“At 6:32 Christmas morning, @MNPDNashville and @NashvilleFD responded to the scene of an explosion on 2nd Ave, approximately one block north of Broadway,” Mayor John Cooper tweeted.

“Metro Police confirm the source of the explosion came from a vehicle. The cause of the explosion is under investigation with help from federal authorities. MNPD will share updates as they become available and is restricting downtown traffic. Be safe Nashville. Thank you to our emergency personnel for your quick response.”

Witnesses Reported Hearing Rounds of Gunfire Before the Blast

Nashville PD

Betsy Williams, who owns the Melting Pot restaurant on the street where the explosion occurred, told The Tennessean that she heard “multiple rounds of loud, rapid-fire gunshots” around 4:30 a.m. on Christmas Day, so she called 911.

She also heard the recording, and she told the newspaper she believed it said, “Evacuate now. There is a bomb. A bomb is in this vehicle and will explode.” She fled with her family still in their pajamas.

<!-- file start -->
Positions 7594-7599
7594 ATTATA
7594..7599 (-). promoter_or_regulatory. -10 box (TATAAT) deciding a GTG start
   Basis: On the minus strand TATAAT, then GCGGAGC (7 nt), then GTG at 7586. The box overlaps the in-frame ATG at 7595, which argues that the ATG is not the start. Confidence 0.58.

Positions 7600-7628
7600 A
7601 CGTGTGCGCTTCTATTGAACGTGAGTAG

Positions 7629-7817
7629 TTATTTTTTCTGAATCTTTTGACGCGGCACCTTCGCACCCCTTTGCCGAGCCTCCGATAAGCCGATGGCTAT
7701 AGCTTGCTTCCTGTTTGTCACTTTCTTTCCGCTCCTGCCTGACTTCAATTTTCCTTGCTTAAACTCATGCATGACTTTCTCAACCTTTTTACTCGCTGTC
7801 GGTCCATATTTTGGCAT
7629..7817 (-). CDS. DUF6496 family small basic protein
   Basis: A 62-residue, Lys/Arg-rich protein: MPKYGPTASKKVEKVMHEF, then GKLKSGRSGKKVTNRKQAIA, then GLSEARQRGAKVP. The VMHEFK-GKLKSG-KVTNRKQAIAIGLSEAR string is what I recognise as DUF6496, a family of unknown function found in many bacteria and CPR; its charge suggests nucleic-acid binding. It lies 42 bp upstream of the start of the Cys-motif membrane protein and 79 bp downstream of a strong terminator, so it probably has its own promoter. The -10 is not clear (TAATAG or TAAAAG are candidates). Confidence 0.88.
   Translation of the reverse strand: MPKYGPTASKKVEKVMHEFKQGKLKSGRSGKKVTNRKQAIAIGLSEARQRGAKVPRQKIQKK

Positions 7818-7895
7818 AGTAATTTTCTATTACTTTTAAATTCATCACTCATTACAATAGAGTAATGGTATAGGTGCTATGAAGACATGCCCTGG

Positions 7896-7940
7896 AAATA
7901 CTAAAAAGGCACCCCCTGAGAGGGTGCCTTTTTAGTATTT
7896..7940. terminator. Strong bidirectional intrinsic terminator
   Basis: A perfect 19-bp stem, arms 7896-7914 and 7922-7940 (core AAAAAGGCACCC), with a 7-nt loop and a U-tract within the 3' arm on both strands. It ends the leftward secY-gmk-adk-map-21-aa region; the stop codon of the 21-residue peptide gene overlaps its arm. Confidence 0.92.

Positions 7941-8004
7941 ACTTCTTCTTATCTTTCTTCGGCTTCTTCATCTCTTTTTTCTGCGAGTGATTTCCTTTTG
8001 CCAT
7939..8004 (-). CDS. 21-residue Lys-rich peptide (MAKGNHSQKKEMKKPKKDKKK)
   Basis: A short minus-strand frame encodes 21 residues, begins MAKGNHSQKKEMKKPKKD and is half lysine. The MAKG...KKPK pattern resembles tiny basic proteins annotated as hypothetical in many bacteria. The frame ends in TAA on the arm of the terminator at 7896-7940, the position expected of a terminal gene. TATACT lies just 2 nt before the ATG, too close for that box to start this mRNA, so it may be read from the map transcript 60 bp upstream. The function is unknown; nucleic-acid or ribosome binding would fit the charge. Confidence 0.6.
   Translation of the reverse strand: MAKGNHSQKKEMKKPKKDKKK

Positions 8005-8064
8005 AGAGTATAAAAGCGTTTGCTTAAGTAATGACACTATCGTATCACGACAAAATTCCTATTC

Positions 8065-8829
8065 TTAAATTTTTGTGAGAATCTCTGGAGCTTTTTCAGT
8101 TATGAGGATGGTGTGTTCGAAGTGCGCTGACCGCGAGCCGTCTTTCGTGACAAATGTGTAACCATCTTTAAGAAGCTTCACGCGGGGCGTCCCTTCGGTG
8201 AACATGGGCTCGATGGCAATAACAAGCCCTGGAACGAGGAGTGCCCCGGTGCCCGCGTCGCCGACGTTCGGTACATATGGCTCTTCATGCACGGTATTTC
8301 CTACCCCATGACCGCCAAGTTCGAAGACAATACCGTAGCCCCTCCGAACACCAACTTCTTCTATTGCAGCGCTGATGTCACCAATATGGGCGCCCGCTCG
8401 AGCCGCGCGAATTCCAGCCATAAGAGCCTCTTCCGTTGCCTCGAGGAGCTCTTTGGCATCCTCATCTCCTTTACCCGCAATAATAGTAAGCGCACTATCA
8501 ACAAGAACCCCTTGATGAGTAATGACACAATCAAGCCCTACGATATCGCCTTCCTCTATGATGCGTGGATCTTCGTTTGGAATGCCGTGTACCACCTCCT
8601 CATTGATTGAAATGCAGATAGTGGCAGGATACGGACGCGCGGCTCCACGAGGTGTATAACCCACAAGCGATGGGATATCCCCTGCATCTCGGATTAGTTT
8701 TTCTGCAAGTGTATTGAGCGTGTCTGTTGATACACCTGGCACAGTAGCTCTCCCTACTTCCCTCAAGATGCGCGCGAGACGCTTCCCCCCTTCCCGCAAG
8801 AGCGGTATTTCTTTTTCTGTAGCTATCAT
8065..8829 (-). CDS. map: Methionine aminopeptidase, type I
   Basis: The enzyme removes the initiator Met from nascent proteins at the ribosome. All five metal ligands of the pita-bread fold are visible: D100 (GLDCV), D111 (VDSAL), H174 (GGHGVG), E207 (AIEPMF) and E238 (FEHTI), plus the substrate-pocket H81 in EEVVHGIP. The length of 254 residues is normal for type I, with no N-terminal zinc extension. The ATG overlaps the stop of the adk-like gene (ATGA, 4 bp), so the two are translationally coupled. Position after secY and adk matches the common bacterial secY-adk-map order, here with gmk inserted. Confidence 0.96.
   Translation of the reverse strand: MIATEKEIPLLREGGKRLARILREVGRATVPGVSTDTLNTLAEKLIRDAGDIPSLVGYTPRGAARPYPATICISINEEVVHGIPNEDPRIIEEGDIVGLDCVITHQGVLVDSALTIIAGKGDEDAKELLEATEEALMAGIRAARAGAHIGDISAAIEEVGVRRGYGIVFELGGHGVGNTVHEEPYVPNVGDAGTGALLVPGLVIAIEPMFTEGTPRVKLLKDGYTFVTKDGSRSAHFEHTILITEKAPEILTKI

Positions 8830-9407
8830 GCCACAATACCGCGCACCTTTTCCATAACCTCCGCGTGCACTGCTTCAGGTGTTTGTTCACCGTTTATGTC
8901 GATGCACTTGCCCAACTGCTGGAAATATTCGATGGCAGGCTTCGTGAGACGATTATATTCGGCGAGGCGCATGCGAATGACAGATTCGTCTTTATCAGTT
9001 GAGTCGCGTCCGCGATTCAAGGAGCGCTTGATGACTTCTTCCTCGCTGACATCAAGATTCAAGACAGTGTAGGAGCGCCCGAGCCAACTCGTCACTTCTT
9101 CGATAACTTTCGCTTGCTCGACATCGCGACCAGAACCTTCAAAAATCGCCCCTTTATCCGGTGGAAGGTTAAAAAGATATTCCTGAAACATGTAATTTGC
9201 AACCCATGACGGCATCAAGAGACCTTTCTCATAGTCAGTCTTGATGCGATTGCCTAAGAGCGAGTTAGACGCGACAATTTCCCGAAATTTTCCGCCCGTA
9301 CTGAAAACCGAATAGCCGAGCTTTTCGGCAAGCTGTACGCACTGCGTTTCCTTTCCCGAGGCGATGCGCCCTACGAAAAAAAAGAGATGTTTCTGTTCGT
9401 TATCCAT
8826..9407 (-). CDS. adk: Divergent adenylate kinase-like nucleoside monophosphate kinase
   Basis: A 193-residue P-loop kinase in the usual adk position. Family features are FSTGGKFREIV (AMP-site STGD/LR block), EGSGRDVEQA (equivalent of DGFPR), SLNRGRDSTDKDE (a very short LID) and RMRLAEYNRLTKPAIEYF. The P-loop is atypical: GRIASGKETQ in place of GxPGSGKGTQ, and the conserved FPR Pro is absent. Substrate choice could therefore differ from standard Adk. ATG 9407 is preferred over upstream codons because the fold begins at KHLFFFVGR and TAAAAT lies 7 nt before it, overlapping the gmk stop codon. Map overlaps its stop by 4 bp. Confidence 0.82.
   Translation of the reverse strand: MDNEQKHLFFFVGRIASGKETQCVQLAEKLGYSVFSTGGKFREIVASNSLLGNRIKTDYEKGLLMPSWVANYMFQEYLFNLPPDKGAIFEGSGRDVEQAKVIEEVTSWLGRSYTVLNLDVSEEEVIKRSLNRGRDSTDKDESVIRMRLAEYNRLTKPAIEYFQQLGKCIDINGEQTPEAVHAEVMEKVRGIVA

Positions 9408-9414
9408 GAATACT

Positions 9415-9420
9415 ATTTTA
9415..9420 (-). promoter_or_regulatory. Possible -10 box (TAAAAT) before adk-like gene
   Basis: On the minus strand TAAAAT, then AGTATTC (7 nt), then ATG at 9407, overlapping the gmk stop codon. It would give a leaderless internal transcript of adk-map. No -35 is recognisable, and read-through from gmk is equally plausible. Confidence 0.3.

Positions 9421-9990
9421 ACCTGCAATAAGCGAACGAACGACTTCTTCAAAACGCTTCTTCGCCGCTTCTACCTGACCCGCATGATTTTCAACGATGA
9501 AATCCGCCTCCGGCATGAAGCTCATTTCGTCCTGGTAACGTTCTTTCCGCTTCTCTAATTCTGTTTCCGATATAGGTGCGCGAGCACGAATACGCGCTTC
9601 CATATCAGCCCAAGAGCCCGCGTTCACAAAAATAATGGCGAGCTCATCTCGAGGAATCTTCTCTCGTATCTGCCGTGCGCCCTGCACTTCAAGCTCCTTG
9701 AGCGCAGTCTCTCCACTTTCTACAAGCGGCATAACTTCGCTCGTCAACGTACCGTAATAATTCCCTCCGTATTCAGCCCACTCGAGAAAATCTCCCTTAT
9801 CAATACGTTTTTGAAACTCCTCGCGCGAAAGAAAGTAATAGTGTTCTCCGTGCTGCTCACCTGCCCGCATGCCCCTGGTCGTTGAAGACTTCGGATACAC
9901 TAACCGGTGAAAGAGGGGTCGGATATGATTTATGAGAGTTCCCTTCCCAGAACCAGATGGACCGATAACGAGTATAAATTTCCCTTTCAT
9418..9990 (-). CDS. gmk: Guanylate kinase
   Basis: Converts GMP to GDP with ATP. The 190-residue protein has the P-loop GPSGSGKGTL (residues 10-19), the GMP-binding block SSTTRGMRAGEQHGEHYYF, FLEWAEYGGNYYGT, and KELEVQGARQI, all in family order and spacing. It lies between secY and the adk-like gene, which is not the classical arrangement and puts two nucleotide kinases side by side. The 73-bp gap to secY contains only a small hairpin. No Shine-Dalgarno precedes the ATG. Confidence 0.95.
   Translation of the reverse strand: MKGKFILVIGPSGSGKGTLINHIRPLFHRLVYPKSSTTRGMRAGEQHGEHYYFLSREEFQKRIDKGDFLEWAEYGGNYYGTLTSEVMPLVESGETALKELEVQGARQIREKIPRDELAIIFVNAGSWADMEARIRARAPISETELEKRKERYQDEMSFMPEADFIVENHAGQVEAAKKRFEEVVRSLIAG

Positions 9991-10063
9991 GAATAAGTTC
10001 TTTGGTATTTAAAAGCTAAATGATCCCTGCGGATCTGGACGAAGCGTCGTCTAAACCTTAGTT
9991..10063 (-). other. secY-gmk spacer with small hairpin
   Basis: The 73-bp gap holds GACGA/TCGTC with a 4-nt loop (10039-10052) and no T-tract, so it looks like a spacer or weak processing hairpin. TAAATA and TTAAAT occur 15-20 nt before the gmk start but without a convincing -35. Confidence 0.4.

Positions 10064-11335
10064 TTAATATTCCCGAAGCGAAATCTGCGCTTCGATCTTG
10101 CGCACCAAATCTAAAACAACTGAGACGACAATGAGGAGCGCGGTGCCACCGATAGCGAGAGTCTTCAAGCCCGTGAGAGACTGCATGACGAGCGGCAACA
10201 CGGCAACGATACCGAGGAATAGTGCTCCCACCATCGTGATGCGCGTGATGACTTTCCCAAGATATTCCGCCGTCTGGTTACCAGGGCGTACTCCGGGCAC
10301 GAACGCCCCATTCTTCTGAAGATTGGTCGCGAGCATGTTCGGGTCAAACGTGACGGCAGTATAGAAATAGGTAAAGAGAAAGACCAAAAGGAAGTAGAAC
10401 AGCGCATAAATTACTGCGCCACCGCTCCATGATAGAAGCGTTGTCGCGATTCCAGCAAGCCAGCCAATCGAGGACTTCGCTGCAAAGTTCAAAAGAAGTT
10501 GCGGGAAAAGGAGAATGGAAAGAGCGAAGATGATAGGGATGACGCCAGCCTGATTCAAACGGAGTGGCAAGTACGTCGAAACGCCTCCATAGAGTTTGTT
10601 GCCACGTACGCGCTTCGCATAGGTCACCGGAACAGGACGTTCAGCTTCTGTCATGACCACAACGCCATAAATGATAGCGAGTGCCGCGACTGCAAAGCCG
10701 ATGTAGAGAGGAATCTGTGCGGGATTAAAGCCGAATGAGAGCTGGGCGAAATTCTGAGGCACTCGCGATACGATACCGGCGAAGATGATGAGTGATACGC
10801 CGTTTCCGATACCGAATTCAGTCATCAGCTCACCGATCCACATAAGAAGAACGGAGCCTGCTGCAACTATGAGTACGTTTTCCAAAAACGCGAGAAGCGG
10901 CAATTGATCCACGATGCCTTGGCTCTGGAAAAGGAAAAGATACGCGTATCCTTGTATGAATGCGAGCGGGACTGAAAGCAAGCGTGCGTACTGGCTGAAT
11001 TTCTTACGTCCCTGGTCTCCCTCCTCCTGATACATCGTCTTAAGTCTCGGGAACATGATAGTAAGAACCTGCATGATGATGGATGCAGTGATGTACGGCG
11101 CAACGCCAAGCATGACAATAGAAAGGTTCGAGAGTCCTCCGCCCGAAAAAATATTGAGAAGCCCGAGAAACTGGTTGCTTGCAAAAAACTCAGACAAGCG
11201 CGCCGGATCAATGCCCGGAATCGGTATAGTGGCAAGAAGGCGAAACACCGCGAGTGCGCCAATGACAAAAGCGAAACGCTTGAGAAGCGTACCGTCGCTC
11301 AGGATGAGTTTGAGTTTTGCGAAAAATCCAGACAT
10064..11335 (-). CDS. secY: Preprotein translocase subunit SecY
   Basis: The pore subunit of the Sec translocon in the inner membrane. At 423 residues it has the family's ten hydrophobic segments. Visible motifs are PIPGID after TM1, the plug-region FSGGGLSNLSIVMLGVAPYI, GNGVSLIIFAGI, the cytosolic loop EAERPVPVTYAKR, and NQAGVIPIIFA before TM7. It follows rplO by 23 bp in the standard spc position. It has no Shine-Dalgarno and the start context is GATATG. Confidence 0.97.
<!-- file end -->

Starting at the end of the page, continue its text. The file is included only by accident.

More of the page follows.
A police spokesman said in a news conference, “The immediate downtown area has been sealed off by law enforcement. A number of police dogs have been called and are now searching the area … to make sure there are no secondary devices. We have no indication there are secondary devices.” The search is occurring out of an “abundance of caution.”

He said the initial call, before the explosion, came in as a shots fired call. However, authorities have not yet confirmed whether shots actually were fired.

Responding officers saw that the “RV was parked there. There were circumstances about the RV that caused the officers to request the bomb squad.” The police spokesman said police don’t know if anyone was inside the RV when it exploded.

When the explosion went off, it “knocked one of our officers to the ground,” the police spokesman said. No officers were severely hurt, but one suffered temporary hearing loss. “There were a number of officers working a call when the explosion occurred,” he said. Officers are now “conducting searches of downtown buildings to make sure there’s no one in need of help.” Several buildings sustained damage.

Witnesses said there were three rounds of gunfire minutes apart, according to WKRN-TV’s live broadcast. The anchor questioned whether that was also a warning or whether it was an attempt to draw police to the area.